Whilst Elijah Wood is no stranger to voicing various characters in videogames, Transference marks the first time he’s actually produced one. It’s an interesting change of direction for the popular actor and what he sees as the next logical step for his company, spectrevision (previously known as the woodshed).
while Transference is perfectly playable without the use of Vr, we implore you to ignore this option and fully embrace playing the game in virtual reality as the team originally intended. It offers a rich level of immersion, which is only accentuated by the game’s incredibly unsettling atmosphere and some very effective jump scares. for the most part you’re simply exploring a deserted flat, but clever lighting and masterful use of sound transform your relatively brief journey into Transference’s bizarre worlds.
Like Gone Home, What Remains Of Edith Finch and other similar games, the less you know about Transference the better the ride will be for you. the game is effectively set within a simulation constructed by scientist, raymond hayes, who has managed to upload a person’s consciousness to a purer form, those people being himself and his nearest and dearest. raymond, along with his wife and son, must navigate two versions of their home, using handy light switches to flick between the two realities (one of which is constantly in flux and filled with glitching items and references to various missing computer files that halt your progress).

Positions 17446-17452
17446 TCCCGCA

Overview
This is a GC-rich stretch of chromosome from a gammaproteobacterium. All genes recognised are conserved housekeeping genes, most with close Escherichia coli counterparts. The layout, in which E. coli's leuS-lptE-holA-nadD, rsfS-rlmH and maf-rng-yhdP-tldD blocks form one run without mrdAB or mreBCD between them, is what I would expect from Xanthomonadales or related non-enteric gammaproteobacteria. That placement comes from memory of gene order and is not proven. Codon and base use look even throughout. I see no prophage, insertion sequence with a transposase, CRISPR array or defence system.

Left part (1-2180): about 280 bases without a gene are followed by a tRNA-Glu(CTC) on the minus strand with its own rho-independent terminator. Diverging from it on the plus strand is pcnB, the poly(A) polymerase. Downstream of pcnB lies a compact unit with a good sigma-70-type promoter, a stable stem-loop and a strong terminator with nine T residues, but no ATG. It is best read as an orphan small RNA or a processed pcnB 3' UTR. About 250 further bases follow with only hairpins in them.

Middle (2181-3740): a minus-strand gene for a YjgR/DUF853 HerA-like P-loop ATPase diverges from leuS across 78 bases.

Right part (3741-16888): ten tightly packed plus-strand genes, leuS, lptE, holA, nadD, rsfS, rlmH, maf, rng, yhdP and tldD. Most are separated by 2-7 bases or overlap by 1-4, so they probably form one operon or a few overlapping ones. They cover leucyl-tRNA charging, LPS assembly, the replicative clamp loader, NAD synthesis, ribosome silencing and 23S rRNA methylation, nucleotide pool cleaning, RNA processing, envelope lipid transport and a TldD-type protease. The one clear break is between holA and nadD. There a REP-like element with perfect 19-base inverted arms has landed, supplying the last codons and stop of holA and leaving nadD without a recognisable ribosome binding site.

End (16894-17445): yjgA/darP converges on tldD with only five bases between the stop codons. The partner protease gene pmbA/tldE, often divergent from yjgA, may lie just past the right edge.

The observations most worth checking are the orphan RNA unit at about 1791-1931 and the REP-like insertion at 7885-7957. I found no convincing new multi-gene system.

numerous items can be opened, picked up and investigated in Transference, and as you gingerly explore the two areas you’ll discover subtle clues to what happened and why raymond went to the extreme lengths he did. many of these revelations come in decently acted videologs and cover numerous themes that range from abuse to obsession and similar adult themes.
It’s certainly a well-crafted story for the most part, but it lacks the sharp writing of titles like Gone Home and the sense of dread and unease that spectrevision has created from an aesthetic point of view isn’t matched by Transference’s script. It’s still miles ahead of most triple-a affairs, but considering the company’s background, we were hoping for something a little deeper.
If Transference has a solid story and exceptional atmosphere, it falls down somewhat in the mechanics department. while numerous puzzles have been included, many of them are quite simple to solve, meaning your grey matter is rarely tested. then there’s the matter of length, with the average playthrough taking less than an hour and a half. granted you’ll have most likely missed the odd videolog, but with no alternate endings, there’s very little reason to return to Transference unless you’re a sucker for platinum trophies. Ultimately Transference is about as deep as a puddle, but it remains an interesting experience that becomes significantly better when played in Vr.
Your main task revolves around finding these crystals, which are hidden about the house. Disappointingly they’re a little easy to solve, which means the ending appears all too quickly.
Format: PSVR other Formats: PS4, Xbox One, PC origin: United States Publisher: Ubisoft Developer: Spectrevision, Ubisoft Montreal Price: £19.99 release: Out now Players: 1 online reviewed: N/A Firewatch Details